Tuesday, November 24, 2015

Northumbrian Beauty

When I tap "beauty" into the Google search box for my photo collection, I get a flood of too-easy, stereotypical beauty. There's enough sunsets and mountaintops to induce indigestion in even the most hardened tourist.

But the picture at the top of this post is top of the search results.

It's October 2015. I'm standing outside the Fenwick department store in Newcastle upon Tyne, north-east England. Instead of the usual merchandise or animatronic Christmas displays, the windows promote generic looks. In front, two strangers march in lockstep, neither likely to use the advertised products, at least not in public.

Clarty, Isn't It?

There's a local word: "clart": "a clot or daub of mud." I've been greeted with a cheerful "clarty, isn't it?" when I've walked the muddy trails of north-east England. I wish I could get that word out of my head when I look at the digitally airbrushed models, with their layers of foundation and concealer.

I was in England to finish my "Walk around Newcastle." I had a few dozen miles still to walk along the lovely Northumberland coastline from Bamburgh to Jarrow.
Ultimately, I made it as far as North Shields, just short of my goal. I could see Jarrow across the River Tyne, but the pedestrian and cyclist tunnel that would get me from here to there was closed for refurbishment. Wabi-sabi hiking, an imperfect conclusion.

The Northumberland coastline is beautiful with its broad vistas, rivers flowing into the sea, cliffs, ancient castles, quaint villages, piles of lobster pots on quaysides. Then there's the beauty of hiking: wind on my face, trail on my boots, a world in motion, companionship and aloneness, my mind floating freely.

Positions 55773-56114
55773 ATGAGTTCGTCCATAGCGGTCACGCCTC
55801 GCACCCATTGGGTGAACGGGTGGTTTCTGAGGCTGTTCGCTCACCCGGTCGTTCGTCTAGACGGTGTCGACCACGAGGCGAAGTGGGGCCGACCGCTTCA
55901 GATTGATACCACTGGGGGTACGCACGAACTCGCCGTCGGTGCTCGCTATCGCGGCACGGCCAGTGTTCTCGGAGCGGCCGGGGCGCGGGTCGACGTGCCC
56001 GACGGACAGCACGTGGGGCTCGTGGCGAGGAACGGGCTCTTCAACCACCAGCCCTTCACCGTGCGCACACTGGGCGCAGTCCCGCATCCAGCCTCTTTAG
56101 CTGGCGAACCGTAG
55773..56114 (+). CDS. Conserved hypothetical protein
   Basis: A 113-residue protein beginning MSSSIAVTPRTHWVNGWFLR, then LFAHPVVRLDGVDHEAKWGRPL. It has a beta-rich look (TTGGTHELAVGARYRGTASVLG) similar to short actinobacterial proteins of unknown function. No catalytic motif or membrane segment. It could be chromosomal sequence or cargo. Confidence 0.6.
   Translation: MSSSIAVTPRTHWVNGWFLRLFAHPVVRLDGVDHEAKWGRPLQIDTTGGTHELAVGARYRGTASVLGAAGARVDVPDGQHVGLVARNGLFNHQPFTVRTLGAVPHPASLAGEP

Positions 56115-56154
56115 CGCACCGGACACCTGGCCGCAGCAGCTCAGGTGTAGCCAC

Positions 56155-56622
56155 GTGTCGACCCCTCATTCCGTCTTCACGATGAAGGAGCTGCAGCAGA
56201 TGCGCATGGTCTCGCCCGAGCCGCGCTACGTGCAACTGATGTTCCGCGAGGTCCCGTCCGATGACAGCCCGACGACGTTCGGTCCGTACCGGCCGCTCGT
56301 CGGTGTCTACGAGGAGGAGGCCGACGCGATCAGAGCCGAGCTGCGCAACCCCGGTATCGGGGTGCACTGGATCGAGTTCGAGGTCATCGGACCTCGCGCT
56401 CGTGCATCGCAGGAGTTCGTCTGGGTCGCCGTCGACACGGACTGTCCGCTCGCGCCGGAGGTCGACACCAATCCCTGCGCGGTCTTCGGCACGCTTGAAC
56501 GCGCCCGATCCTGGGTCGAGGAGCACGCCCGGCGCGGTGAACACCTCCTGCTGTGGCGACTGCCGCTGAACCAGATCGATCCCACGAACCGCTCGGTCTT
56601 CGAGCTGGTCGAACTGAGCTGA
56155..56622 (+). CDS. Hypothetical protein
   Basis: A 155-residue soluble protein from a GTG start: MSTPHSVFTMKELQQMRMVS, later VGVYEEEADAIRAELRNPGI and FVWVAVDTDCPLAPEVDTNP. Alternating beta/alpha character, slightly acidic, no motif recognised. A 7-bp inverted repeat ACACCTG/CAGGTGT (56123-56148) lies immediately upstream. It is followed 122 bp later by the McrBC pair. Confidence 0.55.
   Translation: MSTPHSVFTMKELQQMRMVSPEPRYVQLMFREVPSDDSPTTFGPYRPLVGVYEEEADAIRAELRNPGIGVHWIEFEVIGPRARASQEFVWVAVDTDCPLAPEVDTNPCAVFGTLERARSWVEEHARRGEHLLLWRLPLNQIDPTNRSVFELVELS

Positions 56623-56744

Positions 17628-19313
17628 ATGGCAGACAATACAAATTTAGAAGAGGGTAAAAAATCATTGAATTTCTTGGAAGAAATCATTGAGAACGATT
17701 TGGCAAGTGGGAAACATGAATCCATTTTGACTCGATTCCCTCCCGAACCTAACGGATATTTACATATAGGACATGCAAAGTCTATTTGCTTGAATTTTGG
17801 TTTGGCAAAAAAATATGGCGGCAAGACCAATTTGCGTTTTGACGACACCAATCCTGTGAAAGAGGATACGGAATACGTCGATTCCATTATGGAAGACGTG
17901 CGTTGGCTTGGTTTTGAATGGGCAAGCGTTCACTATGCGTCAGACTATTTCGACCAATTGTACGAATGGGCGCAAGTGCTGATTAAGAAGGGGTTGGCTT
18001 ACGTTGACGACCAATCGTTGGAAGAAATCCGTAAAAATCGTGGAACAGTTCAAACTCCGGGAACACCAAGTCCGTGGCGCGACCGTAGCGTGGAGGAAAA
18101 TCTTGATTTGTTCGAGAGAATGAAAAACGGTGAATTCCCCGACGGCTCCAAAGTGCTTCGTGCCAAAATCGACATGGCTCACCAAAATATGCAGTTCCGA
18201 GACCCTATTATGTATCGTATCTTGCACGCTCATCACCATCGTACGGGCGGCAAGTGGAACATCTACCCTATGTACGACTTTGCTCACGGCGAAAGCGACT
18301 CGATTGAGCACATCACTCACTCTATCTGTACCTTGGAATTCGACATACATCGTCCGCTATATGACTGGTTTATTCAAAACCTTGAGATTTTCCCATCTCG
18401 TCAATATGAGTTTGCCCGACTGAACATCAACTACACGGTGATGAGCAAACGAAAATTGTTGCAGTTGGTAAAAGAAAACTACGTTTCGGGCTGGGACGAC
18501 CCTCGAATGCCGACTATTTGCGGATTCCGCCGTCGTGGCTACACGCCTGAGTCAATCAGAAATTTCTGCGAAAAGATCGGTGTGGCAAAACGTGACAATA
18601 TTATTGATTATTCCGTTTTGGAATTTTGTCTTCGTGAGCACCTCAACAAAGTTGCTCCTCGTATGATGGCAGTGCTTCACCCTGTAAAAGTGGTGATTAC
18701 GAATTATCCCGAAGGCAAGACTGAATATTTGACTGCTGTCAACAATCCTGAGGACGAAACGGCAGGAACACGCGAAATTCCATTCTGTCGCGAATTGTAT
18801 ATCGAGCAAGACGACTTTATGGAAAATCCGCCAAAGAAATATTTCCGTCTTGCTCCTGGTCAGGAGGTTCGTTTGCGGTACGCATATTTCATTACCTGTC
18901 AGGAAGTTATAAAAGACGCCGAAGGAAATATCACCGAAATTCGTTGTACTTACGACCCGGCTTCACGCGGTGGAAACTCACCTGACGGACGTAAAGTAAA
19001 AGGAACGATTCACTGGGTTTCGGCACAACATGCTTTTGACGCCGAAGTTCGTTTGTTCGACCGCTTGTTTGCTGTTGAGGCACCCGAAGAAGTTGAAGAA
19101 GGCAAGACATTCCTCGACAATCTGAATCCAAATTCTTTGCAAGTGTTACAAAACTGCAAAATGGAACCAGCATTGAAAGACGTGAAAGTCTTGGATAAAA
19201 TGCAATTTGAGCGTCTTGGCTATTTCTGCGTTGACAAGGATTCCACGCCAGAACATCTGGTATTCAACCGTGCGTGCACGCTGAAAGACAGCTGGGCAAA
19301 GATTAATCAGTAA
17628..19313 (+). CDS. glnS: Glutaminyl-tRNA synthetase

A 12th Century Castle
I said goodbye to my brother and an old family friend who had stayed with me in a hotel in the village of Warkworth. I looked up at Warkworth Castle as I followed an estuary towards the North Sea.

A Long Beach
A man I'd seen a few minutes earlier poked a finger towards my GPS and said "not much use is it?"

Sand dune trails are like that, they take you in circles.

Unasked, he pointed out the shortest route, not understanding the point of my hike.
I'd never walked this far on a beach before: close to ten miles of firm sand underfoot, crashing waves, and late season low sun.

An Industrial Place
For several hours, my view was dominated by huge industrial silhouettes: abandoned chimneys and functioning wind turbines surrounded by farmland and sea.

The chimneys rose out of a shuttered aluminum smelter. The shapes moved relative to each other as I moved along a serpentine path towards, around, and beyond this postindustrial mix: rising and falling, eclipsing and revealing.

A welcome contrast to the easy beauty of a castle or estuary or beach.

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